TOKYO – Encouraged by stronger export orders, Japanese manufacturers are feeling a bit more upbeat than they were late last year, according to a quarterly survey by the Bank of Japan released Monday.
The central bank's "tankan" report put sentiment among large manufacturers at 12, up from 10 in December. Medium-sized and small companies also were more optimistic.
The survey's findings fell slightly below economists' forecasts. But they were seen as a sign that improved exports are underpinning growth in the world's No. 3 economy as China's economy stabilizes.
Masamichi Adachi of J.P.Morgan described the results as a "B," or "not good but not bad."
The improvement is "basically consistent with our bullish view on the current Japanese economy," Adachi said in a research note. "Some improvement of business sentiment with persistent cautiousness is probably in line with the BOJ's view, as well," he said.
For the current April-June quarter, firms of all sizes forecast a slight deterioration in operating conditions, which is typical when conditions are favorable, said Marcel Thieliant of Capital Economics.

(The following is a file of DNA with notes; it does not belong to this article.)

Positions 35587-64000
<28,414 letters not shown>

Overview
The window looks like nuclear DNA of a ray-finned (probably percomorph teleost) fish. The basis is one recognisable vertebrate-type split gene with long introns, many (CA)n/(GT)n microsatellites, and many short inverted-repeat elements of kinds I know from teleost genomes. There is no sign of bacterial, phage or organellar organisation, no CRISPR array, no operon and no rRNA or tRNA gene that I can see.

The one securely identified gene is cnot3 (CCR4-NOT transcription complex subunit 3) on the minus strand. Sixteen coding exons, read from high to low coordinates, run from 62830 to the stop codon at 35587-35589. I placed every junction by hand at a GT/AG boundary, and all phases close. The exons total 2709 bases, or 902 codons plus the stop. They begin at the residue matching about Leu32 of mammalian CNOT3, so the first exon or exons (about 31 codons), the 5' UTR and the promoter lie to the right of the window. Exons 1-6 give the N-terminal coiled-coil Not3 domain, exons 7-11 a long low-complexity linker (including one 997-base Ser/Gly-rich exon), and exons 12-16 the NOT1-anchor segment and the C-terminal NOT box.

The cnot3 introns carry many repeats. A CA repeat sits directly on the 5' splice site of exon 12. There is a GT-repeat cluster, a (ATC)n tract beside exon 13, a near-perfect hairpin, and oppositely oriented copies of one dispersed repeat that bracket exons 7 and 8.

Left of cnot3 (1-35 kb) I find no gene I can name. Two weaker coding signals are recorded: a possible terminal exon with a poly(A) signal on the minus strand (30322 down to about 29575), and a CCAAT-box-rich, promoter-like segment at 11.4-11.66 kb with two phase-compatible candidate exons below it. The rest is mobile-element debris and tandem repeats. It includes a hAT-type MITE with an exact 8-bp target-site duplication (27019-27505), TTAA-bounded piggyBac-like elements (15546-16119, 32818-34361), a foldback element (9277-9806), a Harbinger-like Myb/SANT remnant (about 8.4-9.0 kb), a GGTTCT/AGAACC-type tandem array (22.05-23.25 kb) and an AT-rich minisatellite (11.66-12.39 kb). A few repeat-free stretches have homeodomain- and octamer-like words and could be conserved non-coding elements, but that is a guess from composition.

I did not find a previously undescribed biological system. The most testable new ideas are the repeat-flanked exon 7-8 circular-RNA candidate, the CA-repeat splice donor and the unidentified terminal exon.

"The survey suggests that growth will remain strong for now," Thieliant said.
A separate, monthly survey of purchasing managers, Nikkei Japan Manufacturing, also showed improved conditions. The latest reading of 52.4 was down slightly from March's reading of 53.3 on a scale where 50 marks the cutoff between expansion and contraction.
Japan's exports to the rest of Asia, especially China, have recovered as Chinese factory activity has picked up amid a prolonged slowdown.
But Japan's own recovery remains vulnerable: Prime Minister Shinzo Abe has twice delayed a sales tax increase to avoid shocks to the economy. The BOJ, meanwhile, is injecting tens of billions of dollars a month into the economy through purchases of assets, mainly Japanese government bonds.
The weak links in the strategy have been lower-than-expected corporate investment and consumer spending. While unemployment sank to a 22-year low last month of 2.8 percent, companies have so far kept wage increases to a minimum.
The BOJ's survey showed large manufacturers intend to increase spending on factories and equipment by only 0.6 percent in this fiscal year, which began April 1. Overall, companies plan to cut such capital spending by 1.3 percent.
But capital outlays often increase during the year, Thieliant noted.
The survey of 10,799 companies was conducted from late February to the end of March. Readings are based on the difference between those surveyed who say conditions are good and those who say they are unfavorable.